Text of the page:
Orotate leads to a specific increase in uridine nucleotide levels and a stimulation of sucrose degradation and starch synthesis in discs from growing potato tubers

Planta. 1999 Sep;209(3):314-23. doi: 10.1007/s004250050638.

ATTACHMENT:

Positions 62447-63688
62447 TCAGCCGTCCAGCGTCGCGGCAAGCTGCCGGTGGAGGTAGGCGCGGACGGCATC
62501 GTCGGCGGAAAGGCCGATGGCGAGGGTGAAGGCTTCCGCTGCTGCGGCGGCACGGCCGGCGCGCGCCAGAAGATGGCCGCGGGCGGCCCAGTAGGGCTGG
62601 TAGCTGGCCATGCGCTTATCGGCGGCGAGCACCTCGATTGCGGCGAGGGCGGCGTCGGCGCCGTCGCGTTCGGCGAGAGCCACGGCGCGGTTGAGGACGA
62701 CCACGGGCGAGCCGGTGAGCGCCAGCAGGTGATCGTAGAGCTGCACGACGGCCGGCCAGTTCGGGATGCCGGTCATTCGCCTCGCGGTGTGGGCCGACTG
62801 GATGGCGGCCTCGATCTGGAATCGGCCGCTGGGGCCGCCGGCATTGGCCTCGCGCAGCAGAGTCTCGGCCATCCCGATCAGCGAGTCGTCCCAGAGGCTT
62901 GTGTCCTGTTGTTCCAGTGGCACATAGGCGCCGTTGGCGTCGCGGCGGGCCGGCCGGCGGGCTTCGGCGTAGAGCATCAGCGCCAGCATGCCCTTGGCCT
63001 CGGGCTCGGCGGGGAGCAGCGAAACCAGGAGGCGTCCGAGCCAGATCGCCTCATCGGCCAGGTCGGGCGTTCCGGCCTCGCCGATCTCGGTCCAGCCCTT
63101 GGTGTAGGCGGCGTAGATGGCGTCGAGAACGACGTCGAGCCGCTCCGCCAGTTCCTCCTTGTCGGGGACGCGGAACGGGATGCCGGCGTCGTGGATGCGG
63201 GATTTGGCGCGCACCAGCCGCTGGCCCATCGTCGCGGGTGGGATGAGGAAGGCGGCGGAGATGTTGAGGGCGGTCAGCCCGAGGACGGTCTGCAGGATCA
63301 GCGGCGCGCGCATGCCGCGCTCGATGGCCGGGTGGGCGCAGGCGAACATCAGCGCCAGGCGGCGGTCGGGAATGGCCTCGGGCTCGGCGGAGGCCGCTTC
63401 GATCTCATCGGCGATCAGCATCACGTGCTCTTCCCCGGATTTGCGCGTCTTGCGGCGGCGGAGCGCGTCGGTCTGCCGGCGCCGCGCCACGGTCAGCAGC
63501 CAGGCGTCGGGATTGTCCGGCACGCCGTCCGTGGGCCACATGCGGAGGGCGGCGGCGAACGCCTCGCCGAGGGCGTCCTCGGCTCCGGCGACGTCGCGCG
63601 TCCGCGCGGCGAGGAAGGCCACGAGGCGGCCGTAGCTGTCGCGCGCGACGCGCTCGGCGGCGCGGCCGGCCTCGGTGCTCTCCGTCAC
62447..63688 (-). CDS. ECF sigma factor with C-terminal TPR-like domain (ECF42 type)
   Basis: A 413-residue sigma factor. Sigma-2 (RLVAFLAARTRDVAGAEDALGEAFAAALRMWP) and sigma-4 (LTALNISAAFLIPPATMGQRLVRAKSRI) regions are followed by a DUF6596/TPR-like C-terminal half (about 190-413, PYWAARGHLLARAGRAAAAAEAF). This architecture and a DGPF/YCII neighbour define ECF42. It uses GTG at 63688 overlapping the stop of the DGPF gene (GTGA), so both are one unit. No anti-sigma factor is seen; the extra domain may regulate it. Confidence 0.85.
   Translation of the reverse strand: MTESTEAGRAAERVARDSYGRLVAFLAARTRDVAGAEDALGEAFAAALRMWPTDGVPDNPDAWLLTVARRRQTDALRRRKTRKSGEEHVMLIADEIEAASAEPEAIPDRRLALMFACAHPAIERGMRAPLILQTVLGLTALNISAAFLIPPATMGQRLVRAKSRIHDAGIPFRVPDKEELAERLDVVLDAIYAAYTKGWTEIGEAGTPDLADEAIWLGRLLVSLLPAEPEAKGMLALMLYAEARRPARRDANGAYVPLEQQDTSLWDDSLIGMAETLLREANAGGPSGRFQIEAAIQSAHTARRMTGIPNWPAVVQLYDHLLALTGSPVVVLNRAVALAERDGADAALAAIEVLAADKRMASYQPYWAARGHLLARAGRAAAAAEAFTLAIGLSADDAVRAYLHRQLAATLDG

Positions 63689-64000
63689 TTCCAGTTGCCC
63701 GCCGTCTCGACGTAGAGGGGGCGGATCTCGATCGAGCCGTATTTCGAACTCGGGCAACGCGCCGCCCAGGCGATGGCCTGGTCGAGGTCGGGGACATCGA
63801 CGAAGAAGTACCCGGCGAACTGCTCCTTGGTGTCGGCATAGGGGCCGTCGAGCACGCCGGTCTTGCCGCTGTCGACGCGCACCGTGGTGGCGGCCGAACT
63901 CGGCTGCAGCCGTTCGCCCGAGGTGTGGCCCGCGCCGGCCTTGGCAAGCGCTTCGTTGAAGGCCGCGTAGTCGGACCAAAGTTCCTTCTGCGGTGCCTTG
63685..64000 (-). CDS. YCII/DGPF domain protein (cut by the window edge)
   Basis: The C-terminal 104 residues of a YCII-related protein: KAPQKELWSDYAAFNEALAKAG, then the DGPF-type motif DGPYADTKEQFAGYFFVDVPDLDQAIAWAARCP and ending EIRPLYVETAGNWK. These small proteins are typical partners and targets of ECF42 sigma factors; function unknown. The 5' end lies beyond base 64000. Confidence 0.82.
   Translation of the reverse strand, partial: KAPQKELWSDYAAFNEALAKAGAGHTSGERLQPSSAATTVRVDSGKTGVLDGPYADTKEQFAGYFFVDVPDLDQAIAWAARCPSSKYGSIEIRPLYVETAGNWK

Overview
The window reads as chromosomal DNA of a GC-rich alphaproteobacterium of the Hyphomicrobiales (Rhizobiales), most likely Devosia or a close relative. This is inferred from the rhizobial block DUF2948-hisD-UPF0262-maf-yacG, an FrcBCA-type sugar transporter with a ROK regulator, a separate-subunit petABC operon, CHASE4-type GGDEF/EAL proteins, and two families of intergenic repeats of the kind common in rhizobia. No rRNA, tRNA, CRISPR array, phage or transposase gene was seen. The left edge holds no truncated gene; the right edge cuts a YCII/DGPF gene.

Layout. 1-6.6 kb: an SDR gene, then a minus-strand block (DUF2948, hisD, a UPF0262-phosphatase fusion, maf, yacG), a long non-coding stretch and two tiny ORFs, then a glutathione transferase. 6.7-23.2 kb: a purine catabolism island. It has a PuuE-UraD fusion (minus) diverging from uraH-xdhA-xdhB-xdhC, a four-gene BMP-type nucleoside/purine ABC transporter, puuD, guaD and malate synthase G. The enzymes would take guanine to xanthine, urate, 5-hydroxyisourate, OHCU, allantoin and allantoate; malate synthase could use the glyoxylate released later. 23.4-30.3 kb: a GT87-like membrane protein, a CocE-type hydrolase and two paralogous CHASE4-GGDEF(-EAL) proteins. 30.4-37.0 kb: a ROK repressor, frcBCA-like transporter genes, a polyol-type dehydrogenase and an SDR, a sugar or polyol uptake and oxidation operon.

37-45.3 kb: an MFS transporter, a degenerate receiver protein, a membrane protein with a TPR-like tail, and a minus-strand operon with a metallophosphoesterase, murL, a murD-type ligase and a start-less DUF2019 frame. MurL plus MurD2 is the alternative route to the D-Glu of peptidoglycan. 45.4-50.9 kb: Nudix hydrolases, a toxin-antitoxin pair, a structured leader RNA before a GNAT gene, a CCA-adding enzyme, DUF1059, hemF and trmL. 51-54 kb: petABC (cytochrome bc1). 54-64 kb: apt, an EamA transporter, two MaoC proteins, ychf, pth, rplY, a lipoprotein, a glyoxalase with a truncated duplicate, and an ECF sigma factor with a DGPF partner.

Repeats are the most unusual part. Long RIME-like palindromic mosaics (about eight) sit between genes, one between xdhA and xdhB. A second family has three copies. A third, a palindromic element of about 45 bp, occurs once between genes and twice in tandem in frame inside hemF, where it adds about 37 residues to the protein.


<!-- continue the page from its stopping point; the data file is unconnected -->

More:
Freshly cut discs from growing potato tubers were incubated for 3 h with 10 mM orotate or 10 mM uridine. Control discs incubated without precursors showed a 30-40% decrease of uridine nucleotides, but not of adenine nucleotides. Orotate- and uridine-feeding led to a 1.5- to 2-fold increase in the levels of uridine nucleotides compared with control discs, and a 15-30% increase compared with the original values in intact tubers, but did not alter the levels of adenine nucleotides. Between 70-80% of the uridine nucleotides were present as UDPglucose, 15-25% as UTP, and 2-3% as UDP. The increase of uridine nucleotides involved a similar relative increase of UDPglucose, UTP and UDP. It was accompanied by a slight stimulation of the rate of [(14)C]sucrose uptake, a 2-fold stimulation of the rate at which the [(14)C]sucrose was subsequently metabolised, a small increase in the levels of hexose phosphates, glycerate-3-phospate and ADPglucose, and a 30% shift in the allocation of the metabolised label in favour of starch synthesis, resulting in a 2.4-fold stimulation of the rate of starch synthesis. Orotate led to a similar increase of uridine nucleotide levels in the presence of [(14)C]glucose, but did not significantly alter the rate of glucose uptake and metabolism to starch, nor did it increase the rate of sucrose resynthesis. The levels of uridine nucleotides were high in tubers on 6 to 10-week-old potato plants, and declined in tubers on 12 to 15-week-old plants. Comparison with the effect of the uridine nucleotide level in discs shows that the high levels of uridine nucleotides in tubers on young plants will play an important role in determining the rate at which sucrose can be converted to starch, and that the level of uridine nucleotides is probably co-limiting for sucrose-starch conversions in tubers on older plants.